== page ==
Photo: Joe Robinson/Getty Images
The ability to make adjustments is often an underrated trait in basketball players, and that doesn’t solely mean on the court. College players and students constantly have to deal with new situations, and at times, adversity. Kevin Dillard has dealt with a lot of change in the last few years, and he not only handled it, he learned to thrive.
After spending two years in his home state at Southern Illinois, where he averaged over 12 points and 4 assists per game, Dillard decided to transfer to Dayton. While the basketball opportunity was greater, it was not always an easy move.
“Southern Illinois was in my comfort zone,” said Dillard. “All of my friends were there and my family was close.” The move to Dayton was going to be full of adjustments, but Dillard so it as an opportunity for growth. “I got to meet new people and develop myself in a whole new culture,” recalled Dillard. “It really helped me with my people skills and gave me a greater sense of independence.”
“I was closed off growing up,” Dillard continued. “I really start to let people in and let them see the real me.”
After transferring, Dillard had to sit out for a season per NCAA rules, and while it gave him time to work on his game, it also gave him a lot of time to think. “While I had to sit out, I would constantly ask myself ‘Will this work out?’” said Dillard.
At the end of that season, Dayton coach Brian Gregory, who was instrumental in bringing Dillard to Dayton, left to take the head coaching job at Georgia Tech. “Once Coach Gregory left, it left me with a whole new set of questions,” said Dillard. “I wasn’t sure what was going to happen next, and was sitting on pins and needles.”
Dillard stuck it out and when Archie Miller was named the new head coach, Dillard clicked with him immediately. “Coach Miller really helped to expand my skill set,” recalled Dillard. “While sitting out, I learned a lot by watching the game, such as the x’s and o’s and how to dictate flow. Coach Miller showed me how to translate that to the court as the point guard.”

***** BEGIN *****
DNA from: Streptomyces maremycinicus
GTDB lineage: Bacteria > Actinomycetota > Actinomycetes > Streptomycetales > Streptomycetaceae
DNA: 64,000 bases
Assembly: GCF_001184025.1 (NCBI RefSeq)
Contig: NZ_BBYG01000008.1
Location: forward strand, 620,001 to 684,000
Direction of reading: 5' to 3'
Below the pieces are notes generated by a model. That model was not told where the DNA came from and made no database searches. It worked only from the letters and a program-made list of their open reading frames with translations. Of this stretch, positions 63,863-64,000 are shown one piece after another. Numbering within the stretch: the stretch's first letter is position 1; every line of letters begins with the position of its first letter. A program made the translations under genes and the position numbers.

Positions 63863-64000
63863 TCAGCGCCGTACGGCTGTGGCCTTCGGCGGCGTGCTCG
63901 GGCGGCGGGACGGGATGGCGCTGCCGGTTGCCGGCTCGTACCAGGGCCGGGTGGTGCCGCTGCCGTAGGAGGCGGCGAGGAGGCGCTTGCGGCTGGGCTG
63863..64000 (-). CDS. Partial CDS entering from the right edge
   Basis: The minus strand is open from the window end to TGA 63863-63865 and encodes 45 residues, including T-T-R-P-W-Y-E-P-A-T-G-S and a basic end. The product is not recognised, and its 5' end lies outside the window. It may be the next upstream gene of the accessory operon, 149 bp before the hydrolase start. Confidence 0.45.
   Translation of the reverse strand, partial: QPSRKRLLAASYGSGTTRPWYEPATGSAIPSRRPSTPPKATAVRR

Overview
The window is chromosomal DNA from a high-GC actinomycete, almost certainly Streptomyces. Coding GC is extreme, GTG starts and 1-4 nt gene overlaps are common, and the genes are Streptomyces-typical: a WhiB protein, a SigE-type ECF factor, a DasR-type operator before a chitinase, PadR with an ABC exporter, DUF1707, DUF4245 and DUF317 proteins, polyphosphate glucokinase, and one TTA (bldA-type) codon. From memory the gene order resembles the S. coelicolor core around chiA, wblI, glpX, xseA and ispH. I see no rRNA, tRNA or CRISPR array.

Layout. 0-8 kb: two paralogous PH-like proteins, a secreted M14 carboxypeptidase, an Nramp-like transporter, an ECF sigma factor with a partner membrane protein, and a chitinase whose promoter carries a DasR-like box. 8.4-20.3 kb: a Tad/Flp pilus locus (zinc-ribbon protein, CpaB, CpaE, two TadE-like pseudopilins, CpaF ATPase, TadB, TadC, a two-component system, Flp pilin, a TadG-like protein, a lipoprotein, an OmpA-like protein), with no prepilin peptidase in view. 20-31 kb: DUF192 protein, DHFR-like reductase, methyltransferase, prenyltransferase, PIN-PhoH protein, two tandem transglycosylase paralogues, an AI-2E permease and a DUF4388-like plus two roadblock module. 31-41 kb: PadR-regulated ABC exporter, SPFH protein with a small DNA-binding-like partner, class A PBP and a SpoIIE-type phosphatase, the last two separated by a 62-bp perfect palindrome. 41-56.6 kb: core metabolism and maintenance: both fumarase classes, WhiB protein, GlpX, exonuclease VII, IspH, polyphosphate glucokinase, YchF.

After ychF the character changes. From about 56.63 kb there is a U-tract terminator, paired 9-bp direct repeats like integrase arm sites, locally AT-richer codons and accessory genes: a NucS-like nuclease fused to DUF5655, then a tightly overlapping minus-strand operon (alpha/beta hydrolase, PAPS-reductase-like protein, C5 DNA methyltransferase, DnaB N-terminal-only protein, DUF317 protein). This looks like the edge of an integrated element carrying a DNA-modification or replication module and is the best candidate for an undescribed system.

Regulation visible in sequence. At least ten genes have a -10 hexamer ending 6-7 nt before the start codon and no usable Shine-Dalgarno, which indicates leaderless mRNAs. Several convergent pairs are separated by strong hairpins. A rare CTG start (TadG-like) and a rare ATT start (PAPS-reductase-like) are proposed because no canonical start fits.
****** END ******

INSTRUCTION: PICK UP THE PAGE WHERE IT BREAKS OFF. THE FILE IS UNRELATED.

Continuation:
He was able to show all he learned during his two seasons with the Flyers, averaging 14 points and 5 assists during that time. Dillard then had the opportunity to show what he was capable of at the Portsmouth Invitational Tournament for seniors a few weeks ago. “It was really good to play against such great competition and in front of so many NBA scouts,” said Dillard. “In the A-10 I saw some good guards, but to play against so many new faces was a humbling experience.
Dillard hopes that NBA teams noticed what he can bring to their team. “I love being a pass-first point guard,” said Dillard. “I get a thrill off of doing things like making the pass to the big man so he can score. I can score and shoot also; whatever the teams needs me to do, I will handle it.”
With about seven weeks until the NBA Draft, Dillard is busy working on adding some more to his game. “I want to get stronger and take my body to another level,” explained Dillard. “I want to get more explosive, especially on my first step, while working on improving my strengths, my floater and in-between game.”
Dillard looks forward to getting more opportunities to show NBA teams what he is capable of in the coming weeks. “I’m a selfless guy who will give my all in everything I do,” said Dillard. “I’m a workaholic with a passion for the game. It’s my world.”
The ability to adjust to change brought Dillard a lot and has prepared him for the next steps. “I have been through a lot the last five years, and had my fair share of adversity,” said Dillard. “I won’t crack under the pressure. I will give my all to any organization and do whatever it takes to win.”
“When everyone else is happy, I have done my job.”
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